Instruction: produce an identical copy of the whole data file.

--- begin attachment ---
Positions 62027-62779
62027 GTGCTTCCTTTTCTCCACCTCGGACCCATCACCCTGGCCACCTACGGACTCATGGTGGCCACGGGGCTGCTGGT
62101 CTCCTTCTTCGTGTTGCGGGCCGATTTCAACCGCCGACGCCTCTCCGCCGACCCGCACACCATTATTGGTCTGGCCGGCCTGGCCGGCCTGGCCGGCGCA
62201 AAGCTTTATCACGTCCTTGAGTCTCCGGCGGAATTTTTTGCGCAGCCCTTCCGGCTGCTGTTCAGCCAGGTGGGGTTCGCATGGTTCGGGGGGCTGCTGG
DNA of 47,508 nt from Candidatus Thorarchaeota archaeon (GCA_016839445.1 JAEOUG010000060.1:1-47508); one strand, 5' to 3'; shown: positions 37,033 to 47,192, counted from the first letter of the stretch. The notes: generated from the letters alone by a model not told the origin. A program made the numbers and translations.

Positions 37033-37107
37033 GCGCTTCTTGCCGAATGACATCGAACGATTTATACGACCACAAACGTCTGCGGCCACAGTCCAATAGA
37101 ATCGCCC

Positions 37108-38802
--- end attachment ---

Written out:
Positions 62027-62779
62027 GTGCTTCCTTTTCTCCACCTCGGACCCATCACCCTGGCCACCTACGGACTCATGGTGGCCACGGGGCTGCTGGT
62101 CTCCTTCTTCGTGTTGCGGGCCGATTTCAACCGCCGACGCCTCTCCGCCGACCCGCACACCATTATTGGTCTGGCCGGCCTGGCCGGCCTGGCCGGCGCA
62201 AAGCTTTATCACGTCCTTGAGTCTCCGGCGGAATTTTTTGCGCAGCCCTTCCGGCTGCTGTTCAGCCAGGTGGGGTTCGCATGGTTCGGGGGGCTGCTGG
DNA of 47,508 nt from Candidatus Thorarchaeota archaeon (GCA_016839445.1 JAEOUG010000060.1:1-47508); one strand, 5' to 3'; shown: positions 37,033 to 47,192, counted from the first letter of the stretch. The notes: generated from the letters alone by a model not told the origin. A program made the numbers and translations.

Positions 37033-37107
37033 GCGCTTCTTGCCGAATGACATCGAACGATTTATACGACCACAAACGTCTGCGGCCACAGTCCAATAGA
37101 ATCGCCC

Positions 37108-38802